Copyright Office issues new DMCA exemptions: iPhone jailbreaking, noncommercial use of DVD snippetsJuly 26, 2010

Every three years, the United States Copyright Office seeks proposals for exemptions from the Digital Millennium Copyright Act ("DMCA"). As part of the DMCA, it became unlawful to circumvent access control measures copyright holders used to secure their copyrighted works. For example, it is arguably a violation of the DMCA to use a program to "break" the content scrambling system ("CSS") encryption used for standard DVDs in order to make a copy of the DVD, even if making such a copy would otherwise be considered fair use under copyright law (although a recent decision by the Fifth Circuit arguably holds to the contrary). The purpose of the exemptions is to adapt to any unintended consequences of the DMCA, such that lawful uses of copyrighted works are not unduly restricted.

Today, the Copyright Office issued the list of exemptions in this go-around of the triennial rulemaking process. Included among the newly-granted exemptions are circumvention of the above-mentioned CSS encryption to use "short portions" in new works for the purpose of criticism or comment, when the use is educational, noncommercial, or for documentary filmmaking. This is an important exemption, as it arguably covers the majority of videos on sites such as YouTube where short portions of movies, televisions shows, and the like are posted as a portion of a remix or other creative work.

In addition, unlocking a mobile phone to allow software to be run (commonly called "jailbreaking") is also exempted from the DMCA. Notably, this does not prevent phone providers (such as Apple) from placing the restrictions on a phone in the first instance, it simply makes it not a DMCA violation to remove the restrictions.

The Office also permitted circumvention of prohibitions on "read-aloud" functionality of e-books. Some e-books have been sold with a limitation that prevents the user from using their e-reader's "read-aloud" function, essentially turning the e-book into an audio book. This is now not a violation of the DMCA anti-circumvention provisions.

The Copyright Office revisits these exemptions every three years. Click below for the full text of the exemptions granted, or head to the Copyright Office website for the full release.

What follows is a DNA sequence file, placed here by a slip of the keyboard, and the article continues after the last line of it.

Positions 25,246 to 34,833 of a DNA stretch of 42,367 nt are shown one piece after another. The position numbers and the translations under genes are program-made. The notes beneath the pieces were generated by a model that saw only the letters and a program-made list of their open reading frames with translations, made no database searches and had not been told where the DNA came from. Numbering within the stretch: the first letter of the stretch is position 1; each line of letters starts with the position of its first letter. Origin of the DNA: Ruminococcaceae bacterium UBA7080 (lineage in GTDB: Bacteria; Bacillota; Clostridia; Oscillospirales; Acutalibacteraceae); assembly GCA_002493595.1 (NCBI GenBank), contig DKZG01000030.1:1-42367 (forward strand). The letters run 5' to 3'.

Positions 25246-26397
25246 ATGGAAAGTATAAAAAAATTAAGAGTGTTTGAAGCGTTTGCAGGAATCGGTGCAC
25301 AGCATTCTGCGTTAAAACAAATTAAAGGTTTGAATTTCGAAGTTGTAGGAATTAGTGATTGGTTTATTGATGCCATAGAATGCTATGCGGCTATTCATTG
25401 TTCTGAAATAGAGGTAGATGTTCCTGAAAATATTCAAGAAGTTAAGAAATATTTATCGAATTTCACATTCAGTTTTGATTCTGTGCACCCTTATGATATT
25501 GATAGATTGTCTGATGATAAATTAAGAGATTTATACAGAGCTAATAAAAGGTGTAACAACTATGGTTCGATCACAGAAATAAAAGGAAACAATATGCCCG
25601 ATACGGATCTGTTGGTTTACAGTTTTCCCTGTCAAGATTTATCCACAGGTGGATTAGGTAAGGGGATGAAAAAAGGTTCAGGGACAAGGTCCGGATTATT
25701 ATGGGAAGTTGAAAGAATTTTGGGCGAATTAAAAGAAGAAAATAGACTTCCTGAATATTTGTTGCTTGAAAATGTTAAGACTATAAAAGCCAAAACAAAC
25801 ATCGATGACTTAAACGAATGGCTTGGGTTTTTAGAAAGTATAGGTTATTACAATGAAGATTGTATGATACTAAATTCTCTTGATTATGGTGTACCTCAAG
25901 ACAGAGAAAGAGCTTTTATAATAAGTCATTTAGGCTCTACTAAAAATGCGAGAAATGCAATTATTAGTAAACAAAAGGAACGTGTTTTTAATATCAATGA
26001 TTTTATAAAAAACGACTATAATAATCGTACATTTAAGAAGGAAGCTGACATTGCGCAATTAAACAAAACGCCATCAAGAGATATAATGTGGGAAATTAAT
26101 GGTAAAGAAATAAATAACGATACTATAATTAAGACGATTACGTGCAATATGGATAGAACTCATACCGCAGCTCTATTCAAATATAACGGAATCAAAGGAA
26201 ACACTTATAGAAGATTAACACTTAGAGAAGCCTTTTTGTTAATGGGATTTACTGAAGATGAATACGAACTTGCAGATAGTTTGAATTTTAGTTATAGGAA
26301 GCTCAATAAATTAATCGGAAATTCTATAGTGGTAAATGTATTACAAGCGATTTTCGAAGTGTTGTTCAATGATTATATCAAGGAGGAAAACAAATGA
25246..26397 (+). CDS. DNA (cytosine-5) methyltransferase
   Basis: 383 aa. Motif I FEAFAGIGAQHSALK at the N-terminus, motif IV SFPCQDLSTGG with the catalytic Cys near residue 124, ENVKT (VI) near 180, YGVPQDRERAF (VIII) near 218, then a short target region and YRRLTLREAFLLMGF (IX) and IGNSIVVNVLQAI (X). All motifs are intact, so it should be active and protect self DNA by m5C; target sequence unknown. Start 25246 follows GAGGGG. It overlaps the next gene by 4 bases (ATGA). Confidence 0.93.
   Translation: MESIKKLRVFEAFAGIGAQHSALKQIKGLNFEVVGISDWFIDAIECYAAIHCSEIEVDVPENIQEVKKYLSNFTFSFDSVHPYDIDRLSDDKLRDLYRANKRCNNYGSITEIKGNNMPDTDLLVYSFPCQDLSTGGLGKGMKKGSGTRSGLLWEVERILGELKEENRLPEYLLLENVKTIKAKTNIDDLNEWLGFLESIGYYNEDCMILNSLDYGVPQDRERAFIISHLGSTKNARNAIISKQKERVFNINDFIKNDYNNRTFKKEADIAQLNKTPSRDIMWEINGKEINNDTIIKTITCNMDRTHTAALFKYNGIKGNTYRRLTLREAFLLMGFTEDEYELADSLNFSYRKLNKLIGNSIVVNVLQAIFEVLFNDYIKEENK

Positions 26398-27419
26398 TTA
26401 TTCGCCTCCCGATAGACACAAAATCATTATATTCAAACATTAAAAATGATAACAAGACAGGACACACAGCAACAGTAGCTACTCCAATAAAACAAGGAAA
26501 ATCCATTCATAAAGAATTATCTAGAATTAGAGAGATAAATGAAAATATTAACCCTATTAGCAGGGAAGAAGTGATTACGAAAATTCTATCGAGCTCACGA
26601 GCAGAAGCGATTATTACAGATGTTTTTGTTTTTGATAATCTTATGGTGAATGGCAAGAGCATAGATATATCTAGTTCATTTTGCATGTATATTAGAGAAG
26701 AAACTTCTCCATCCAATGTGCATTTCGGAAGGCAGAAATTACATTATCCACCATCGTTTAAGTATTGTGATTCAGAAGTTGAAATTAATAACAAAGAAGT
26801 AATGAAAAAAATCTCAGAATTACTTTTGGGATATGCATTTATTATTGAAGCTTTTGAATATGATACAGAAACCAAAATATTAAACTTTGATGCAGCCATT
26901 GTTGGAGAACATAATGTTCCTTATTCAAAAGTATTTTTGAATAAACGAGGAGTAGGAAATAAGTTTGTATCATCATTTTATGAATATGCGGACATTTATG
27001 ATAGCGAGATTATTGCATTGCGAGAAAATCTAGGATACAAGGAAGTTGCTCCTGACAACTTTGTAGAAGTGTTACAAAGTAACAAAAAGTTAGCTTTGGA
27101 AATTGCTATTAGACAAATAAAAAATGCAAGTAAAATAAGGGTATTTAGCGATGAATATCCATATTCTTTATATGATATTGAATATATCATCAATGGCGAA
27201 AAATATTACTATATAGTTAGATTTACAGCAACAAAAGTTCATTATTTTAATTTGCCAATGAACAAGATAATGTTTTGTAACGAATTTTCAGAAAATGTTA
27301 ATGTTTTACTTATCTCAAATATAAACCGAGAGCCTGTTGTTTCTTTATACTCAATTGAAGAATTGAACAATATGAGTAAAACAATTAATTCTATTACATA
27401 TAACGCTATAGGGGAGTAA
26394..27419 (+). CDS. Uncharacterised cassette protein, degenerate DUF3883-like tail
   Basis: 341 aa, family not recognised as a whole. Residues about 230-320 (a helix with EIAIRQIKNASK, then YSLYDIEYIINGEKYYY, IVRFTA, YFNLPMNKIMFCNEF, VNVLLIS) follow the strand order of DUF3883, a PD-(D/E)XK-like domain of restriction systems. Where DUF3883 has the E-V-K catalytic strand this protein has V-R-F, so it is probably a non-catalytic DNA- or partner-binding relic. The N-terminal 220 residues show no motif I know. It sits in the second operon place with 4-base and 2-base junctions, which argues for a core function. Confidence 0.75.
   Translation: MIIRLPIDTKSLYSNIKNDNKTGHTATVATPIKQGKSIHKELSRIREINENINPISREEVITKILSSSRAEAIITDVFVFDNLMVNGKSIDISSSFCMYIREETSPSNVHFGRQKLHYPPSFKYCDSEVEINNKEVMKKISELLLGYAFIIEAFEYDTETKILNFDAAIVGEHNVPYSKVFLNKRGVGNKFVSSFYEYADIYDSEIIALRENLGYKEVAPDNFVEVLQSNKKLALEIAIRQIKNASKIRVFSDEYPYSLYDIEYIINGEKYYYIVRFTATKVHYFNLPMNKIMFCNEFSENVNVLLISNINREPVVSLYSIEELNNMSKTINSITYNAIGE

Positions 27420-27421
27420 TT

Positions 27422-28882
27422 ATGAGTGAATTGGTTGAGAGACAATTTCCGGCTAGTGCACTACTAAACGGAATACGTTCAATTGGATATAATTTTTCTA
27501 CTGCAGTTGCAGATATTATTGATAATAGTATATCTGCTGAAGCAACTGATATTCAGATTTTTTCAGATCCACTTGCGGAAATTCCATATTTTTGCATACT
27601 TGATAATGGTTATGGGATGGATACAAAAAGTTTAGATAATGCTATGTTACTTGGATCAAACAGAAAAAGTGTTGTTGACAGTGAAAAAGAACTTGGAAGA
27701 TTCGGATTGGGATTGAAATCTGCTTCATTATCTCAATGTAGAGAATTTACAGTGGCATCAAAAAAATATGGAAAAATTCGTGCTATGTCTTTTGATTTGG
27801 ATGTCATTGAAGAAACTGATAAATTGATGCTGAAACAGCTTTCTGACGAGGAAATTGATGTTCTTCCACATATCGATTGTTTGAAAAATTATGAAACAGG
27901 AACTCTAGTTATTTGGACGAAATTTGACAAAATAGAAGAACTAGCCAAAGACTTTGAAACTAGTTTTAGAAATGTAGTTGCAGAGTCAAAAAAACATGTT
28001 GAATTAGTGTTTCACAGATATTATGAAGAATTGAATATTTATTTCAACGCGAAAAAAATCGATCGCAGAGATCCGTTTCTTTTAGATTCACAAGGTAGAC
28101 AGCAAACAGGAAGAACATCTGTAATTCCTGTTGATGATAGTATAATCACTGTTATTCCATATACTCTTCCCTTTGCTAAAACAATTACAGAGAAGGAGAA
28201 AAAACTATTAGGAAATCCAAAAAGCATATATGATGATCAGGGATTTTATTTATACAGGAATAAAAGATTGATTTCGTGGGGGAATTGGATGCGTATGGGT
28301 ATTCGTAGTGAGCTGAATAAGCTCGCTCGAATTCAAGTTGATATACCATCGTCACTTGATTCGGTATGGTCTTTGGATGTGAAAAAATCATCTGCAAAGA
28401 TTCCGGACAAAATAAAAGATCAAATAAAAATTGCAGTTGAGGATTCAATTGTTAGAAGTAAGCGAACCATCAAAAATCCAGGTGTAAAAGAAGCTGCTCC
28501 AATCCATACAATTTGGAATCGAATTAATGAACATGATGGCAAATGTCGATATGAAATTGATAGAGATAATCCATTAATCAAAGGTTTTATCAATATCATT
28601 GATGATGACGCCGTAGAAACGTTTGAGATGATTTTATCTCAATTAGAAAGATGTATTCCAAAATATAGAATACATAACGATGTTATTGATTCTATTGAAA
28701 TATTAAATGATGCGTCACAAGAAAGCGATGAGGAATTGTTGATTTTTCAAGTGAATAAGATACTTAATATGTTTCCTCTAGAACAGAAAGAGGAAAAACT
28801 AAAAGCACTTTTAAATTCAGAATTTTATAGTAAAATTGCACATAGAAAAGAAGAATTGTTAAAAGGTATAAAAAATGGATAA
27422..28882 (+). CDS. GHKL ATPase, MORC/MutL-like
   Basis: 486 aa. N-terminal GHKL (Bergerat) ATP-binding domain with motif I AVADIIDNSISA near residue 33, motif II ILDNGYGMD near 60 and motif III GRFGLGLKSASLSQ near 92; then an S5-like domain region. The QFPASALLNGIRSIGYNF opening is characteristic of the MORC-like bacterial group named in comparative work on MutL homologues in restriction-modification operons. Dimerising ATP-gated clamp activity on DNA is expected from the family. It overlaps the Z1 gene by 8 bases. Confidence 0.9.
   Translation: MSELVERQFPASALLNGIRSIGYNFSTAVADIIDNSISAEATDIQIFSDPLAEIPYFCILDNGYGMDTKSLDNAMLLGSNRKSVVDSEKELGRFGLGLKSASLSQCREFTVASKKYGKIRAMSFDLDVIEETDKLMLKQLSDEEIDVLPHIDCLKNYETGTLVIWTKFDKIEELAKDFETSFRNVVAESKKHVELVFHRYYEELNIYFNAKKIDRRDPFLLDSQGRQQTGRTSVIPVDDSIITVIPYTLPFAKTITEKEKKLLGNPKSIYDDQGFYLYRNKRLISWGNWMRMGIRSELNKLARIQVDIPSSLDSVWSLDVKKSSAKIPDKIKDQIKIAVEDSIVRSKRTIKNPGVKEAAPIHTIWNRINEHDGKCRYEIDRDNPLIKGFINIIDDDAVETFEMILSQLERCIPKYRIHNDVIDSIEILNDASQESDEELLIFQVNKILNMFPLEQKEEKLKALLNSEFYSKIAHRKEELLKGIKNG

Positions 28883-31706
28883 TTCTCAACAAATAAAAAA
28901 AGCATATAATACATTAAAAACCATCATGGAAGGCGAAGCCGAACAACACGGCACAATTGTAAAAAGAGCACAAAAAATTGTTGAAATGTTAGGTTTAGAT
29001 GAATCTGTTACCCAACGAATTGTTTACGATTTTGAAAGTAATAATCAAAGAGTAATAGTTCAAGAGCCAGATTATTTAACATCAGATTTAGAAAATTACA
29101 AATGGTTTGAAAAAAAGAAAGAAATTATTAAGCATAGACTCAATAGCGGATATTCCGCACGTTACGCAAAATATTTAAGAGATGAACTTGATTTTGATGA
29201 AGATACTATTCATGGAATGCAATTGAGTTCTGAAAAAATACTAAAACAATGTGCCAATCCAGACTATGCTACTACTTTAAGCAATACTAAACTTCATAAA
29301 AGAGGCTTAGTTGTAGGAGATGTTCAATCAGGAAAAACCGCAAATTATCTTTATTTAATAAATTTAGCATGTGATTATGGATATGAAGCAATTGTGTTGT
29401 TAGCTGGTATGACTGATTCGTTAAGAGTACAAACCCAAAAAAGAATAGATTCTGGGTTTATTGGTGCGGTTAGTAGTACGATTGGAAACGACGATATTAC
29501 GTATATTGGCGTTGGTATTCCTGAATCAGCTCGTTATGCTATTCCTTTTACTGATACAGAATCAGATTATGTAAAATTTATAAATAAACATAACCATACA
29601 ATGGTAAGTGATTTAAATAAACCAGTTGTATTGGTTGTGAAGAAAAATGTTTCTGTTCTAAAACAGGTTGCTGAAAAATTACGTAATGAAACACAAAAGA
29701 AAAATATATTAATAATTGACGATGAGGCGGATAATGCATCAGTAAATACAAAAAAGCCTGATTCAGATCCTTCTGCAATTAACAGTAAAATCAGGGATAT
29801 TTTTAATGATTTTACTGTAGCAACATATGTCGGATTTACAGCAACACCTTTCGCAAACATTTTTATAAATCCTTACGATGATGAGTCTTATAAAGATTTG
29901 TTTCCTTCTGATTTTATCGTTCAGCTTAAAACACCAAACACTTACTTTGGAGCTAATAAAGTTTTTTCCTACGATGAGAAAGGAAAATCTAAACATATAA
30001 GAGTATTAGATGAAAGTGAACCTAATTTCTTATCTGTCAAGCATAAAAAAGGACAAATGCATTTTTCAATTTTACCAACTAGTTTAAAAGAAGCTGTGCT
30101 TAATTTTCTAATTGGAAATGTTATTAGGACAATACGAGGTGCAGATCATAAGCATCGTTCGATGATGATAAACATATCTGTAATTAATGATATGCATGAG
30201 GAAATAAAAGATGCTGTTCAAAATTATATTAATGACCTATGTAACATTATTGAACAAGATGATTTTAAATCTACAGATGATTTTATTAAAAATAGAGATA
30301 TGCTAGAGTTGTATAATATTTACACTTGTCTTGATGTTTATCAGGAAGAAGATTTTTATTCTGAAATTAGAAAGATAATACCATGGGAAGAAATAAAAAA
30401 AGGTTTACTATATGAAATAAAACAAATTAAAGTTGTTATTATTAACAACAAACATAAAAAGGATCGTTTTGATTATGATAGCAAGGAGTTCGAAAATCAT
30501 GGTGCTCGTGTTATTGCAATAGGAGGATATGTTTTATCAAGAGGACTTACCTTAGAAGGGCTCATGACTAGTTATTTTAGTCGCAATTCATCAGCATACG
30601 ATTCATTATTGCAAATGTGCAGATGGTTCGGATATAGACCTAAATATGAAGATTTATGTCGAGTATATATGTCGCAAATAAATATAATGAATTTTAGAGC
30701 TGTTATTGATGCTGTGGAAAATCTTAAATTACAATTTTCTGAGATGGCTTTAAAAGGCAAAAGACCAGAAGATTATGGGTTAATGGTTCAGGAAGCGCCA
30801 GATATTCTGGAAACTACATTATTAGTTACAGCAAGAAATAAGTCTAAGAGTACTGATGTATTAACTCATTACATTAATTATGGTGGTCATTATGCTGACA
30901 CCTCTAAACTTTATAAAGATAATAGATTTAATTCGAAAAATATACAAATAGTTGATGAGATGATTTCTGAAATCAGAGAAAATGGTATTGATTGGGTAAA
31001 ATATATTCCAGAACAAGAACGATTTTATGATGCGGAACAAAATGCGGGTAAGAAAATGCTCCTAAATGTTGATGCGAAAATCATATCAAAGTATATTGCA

Below is the list of exemptions:

(1) Motion pictures on DVDs that are lawfully made and acquired and that are protected by the Content Scrambling System when circumvention is accomplished solely in order to accomplish the incorporation of short portions of motion pictures into new works for the purpose of criticism or comment, and where the person engaging in circumvention believes and has reasonable grounds for believing that circumvention is necessary to fulfill the purpose of the use in the following instances:

(i) Educational uses by college and university professors and by college and university film and media studies students;

(ii) Documentary filmmaking;

(iii) Noncommercial videos

(2) Computer programs that enable wireless telephone handsets to execute software applications, where circumvention is accomplished for the sole purpose of enabling interoperability of such applications, when they have been lawfully obtained, with computer programs on the telephone handset.

(3) Computer programs, in the form of firmware or software, that enable used wireless telephone handsets to connect to a wireless telecommunications network, when circumvention is initiated by the owner of the copy of the computer program solely in order to connect to a wireless telecommunications network and access to the network is authorized by the operator of the network.

(4) Video games accessible on personal computers and protected by technological protection measures that control access to lawfully obtained works, when circumvention is accomplished solely for the purpose of good faith testing for, investigating, or correcting security flaws or vulnerabilities, if:

(i) The information derived from the security testing is used primarily to promote the security of the owner or operator of a computer, computer system, or computer network; and (ii) The information derived from the security testing is used or maintained in a manner that does not facilitate copyright infringement or a violation of applicable law.

(5) Computer programs protected by dongles that prevent access due to malfunction or damage and which are obsolete. A dongle shall be considered obsolete if it is no longer manufactured or if a replacement or repair is no longer reasonably available in the commercial marketplace; and

(6) Literary works distributed in ebook format when all existing ebook editions of the work (including digital text editions made available by authorized entities) contain access controls that prevent the enabling either of the book’s read-aloud function or of screen readers that render the text into a specialized format.

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